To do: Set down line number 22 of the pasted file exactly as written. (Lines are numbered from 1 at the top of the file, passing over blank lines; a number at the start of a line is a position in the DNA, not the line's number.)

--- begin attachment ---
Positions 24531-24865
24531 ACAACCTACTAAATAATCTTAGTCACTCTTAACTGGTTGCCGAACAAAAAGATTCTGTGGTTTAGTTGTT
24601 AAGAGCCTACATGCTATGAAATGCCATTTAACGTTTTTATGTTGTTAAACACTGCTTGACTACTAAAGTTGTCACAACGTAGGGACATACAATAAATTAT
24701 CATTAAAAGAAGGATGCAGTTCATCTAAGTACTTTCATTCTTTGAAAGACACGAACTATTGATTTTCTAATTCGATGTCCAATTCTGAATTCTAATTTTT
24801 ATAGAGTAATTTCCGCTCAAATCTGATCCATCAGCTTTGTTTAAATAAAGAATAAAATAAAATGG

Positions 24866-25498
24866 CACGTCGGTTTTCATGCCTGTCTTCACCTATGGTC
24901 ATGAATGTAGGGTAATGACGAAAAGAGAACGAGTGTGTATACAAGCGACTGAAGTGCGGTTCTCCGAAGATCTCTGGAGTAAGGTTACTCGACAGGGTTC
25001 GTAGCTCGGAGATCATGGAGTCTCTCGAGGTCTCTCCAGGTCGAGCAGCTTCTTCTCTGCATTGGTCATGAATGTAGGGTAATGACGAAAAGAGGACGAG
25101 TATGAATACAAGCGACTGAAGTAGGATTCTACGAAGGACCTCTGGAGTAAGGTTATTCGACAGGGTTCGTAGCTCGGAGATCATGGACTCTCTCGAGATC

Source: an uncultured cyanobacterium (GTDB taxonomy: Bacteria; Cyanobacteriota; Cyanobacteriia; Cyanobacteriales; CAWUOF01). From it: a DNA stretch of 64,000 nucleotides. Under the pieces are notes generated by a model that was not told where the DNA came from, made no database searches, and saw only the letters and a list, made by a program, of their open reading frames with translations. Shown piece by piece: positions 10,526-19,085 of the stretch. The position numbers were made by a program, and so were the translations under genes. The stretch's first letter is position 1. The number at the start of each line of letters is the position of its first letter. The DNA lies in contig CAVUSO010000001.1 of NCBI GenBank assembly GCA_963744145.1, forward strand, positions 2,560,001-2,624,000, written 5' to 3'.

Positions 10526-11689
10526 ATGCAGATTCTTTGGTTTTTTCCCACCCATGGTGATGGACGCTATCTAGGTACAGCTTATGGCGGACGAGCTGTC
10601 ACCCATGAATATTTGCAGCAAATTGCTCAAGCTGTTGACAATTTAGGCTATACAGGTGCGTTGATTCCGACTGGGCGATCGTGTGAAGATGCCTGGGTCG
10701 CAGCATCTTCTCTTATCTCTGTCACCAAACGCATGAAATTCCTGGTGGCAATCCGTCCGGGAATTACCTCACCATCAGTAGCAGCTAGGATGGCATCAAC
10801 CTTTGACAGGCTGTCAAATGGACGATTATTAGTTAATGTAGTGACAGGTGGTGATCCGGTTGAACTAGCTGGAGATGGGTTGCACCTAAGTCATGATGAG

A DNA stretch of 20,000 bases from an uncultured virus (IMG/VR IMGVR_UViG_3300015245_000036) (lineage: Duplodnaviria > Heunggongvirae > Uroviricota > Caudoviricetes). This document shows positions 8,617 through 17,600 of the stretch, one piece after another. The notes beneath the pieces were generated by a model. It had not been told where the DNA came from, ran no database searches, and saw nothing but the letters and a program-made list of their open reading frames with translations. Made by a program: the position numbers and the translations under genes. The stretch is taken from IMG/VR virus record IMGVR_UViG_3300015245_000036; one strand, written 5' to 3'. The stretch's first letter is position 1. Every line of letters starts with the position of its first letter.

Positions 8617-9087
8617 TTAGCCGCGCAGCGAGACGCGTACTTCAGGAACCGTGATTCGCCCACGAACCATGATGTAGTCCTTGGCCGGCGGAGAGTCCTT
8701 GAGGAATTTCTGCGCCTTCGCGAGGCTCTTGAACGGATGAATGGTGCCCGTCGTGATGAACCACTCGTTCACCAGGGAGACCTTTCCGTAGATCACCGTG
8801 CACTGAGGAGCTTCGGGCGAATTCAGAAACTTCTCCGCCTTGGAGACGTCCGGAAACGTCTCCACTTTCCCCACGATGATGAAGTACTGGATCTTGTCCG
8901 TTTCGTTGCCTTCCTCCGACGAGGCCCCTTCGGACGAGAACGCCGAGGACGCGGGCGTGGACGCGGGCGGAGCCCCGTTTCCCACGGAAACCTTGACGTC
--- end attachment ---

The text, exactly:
8901 TTTCGTTGCCTTCCTCCGACGAGGCCCCTTCGGACGAGAACGCCGAGGACGCGGGCGTGGACGCGGGCGGAGCCCCGTTTCCCACGGAAACCTTGACGTC